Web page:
Technology has made it possible for “anyone” to be an artist, get exposure and stop being dependant on record companies and institutions for exposure. This has supply of musicians practically endless. Record companies, although stubborn at first, realised they needed to change the way they should act if they want to keep their dominance in the music industry. What they did is change the landscape of the market. They solved the issues by teaming up with or establishing their own event organizing companies and thus started getting major shares of live event promotion opportunities. Smaller organizing companies were bought out or outsized. Also the same happened in Finland. So essentially the music market shifted from selling records to selling live gigs and events (festivals). The stress of the assets was then placed mainly on stage presence and a fake illusion of marketability (since they had majority control of commercial exposure anyway) and the new “product” was the experience you get from a live event then the actual art form or music. Artists became vastly consumable products and were made to do insane amounts of live events every year by contract or they would just be replaced by the “next big thing”. Because competition is poor in the event organizing and record company market a few companies get to organize most major events and hold most ties to commercial exposure.
Back to the afordmentioned lack of appreciation which I think is somewhat illusional. People do appreciate sub-genres more than what one would assume but commercial exposure is very limited and thus competition for exposure is severe. So all sub-genres, traditional jazz and classical included, have to preserve themselves in a very small bubble that has less and less air as the time goes by. Many artist feel this as too restricting and broaden their horizons to new genres and styles. But I do disagree (with Uotila) that anyone is disrespecting the jazz tradition if they don’t play traditional jazz or admit they are influenced by African-American music. The way people should feel art is subjective and the possibility to reflect through art is the reason people consume it. Cultural referance and appreciation is cructial to understanding why art work the way it does. I think the bigger problem that should be discussed is how can we start getting models that signal that hard work and long term investment should be appreciated even though results cannot be measured or seen right away. A world or society without culture (art and sport) is a dark place since people will find less healthy ways to balance routines and emotional imbalances. These are serious issues.
Institutional jazz is perseverance jazz and thus similar to traditional classical music
What I seem to feel about the Sibelius Academy jazz department is the major importance of bebop as a major reference point. From the entrance exam, to the education and the jam sessions – bebop is very present everywhere. That is nice if you treat it as a preservation art form. Bebop is however time-stapled – it was popular music at a certain time but it was mainly an inner circle music made by musicians for musicians. It overshadowed the function of tradition swing that preceded bebop – dancing. There is a point in most music genres when a cultural reference point is lost and it is precisely that moment when the genre starts to form a bubble. And that is where I think bebop is today – in a bubble both admired by the people that lived when it was popular and by people that try to preserve it in a vacuum (mainly students). The moment a cultural reference link is re-established with the present audience is the moment this bubble busts. And that is where I disagree about Uotila’s assessment about the negative comments about the new jazz generation trying new things and elements – it is essential for the exposure of jazz and therefore traditional jazz as well.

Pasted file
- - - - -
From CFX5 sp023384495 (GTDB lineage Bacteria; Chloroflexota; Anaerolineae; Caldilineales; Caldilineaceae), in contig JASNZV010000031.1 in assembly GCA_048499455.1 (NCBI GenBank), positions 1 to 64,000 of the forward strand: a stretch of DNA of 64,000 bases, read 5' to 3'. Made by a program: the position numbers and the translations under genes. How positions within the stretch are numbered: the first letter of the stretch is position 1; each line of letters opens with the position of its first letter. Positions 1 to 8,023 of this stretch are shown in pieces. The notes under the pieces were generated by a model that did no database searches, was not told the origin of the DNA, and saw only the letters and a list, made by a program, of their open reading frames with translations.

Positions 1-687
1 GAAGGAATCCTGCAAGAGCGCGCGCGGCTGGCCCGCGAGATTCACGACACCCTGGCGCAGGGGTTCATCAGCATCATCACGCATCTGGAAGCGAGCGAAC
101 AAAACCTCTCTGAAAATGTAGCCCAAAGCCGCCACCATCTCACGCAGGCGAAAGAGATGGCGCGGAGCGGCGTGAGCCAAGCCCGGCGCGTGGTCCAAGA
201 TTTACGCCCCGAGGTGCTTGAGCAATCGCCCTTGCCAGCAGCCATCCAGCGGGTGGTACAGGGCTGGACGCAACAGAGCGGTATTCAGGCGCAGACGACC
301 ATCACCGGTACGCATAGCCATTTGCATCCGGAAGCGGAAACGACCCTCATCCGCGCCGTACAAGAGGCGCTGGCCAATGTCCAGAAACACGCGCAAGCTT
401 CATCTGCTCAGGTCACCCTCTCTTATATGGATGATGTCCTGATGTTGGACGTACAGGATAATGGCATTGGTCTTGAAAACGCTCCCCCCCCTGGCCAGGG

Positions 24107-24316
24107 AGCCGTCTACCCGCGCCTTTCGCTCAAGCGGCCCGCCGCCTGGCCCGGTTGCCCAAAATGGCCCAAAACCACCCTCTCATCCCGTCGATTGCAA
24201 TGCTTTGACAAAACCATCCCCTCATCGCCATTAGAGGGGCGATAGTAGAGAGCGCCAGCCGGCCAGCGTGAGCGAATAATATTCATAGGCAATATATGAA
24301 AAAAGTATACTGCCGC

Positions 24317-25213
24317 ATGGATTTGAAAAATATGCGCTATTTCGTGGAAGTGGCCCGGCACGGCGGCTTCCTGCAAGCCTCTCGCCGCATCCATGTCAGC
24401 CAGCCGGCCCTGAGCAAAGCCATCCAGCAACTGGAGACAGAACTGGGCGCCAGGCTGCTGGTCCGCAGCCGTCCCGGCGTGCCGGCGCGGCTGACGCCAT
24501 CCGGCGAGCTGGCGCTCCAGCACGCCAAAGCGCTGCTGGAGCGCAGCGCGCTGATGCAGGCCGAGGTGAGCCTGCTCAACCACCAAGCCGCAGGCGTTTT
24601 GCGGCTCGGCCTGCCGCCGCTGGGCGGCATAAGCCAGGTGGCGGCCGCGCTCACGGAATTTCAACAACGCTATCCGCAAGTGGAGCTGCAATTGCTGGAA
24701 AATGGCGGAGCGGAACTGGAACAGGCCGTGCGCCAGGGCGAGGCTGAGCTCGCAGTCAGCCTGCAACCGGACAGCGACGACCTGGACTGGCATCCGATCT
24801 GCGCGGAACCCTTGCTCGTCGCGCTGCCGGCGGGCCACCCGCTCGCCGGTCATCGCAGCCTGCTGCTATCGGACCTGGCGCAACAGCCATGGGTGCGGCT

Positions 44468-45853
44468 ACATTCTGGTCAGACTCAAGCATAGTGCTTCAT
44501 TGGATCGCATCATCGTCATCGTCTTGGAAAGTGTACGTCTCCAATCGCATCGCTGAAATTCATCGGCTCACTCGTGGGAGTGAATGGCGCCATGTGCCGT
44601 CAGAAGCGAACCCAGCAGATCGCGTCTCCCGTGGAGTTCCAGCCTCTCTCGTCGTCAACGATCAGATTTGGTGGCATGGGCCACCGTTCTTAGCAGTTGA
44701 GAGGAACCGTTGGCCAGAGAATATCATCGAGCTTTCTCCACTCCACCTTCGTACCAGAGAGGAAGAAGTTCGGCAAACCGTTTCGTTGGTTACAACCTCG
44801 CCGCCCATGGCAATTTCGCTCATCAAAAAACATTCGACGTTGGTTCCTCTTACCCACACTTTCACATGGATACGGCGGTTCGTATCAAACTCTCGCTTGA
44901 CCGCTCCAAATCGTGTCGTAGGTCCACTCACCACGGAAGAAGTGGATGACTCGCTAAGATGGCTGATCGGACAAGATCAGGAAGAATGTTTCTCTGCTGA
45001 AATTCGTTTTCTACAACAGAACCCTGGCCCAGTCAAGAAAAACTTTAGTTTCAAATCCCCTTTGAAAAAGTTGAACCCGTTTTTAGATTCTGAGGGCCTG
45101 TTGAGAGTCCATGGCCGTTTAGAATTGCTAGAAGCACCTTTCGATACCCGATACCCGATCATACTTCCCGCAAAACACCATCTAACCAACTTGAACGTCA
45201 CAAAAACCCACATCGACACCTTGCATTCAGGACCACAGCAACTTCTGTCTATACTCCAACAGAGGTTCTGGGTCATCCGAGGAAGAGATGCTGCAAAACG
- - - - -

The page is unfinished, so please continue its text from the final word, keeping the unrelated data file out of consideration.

Now how does that relate to classical music? I think institutional jazz and classical music are culturally quite similar. By institutional jazz I mean the type that it thought in universities , the so-cold “serious” jazz education. I feel the goal of it is preservation of an art form – the same way classical is. Although improvisation is a major differing factor between the genres I still feel the style of improvisation is very bebop driven and thus restricting. Which is fine when we are dealing with preservation art. I understand the importance in that. But that is not all it is. Modern jazz dos not equal preservation jazz.
Classical music and institutional jazz are actually siblings
Let’s get back in time for this one. Jazz as I see it as an art form is free from restrictions and is mainly and extension of yourself as an artist and individual. Classical music’s restrictive form in term of improvisation is a very new thing historically. Classical music and traditional music have much more in common as one may assume. Before the printing press most copied notations were unique and based on a certain situation. During the baroque era improvisation was the standard and notation was used just as reference just as lead sheets in jazz. Harmonically voice leading was very close to the bebop language – chord notes were approached mostly diatonically. The romantic classical era brought chromatic approach and the introduction to voicings later used in jazz. Improvisation was very common at the time and the whole piano improvised recital set the groundwork for jazz piano a century later. That harmony was later expanded upon during the impressionist era and later transitioned into early jazz.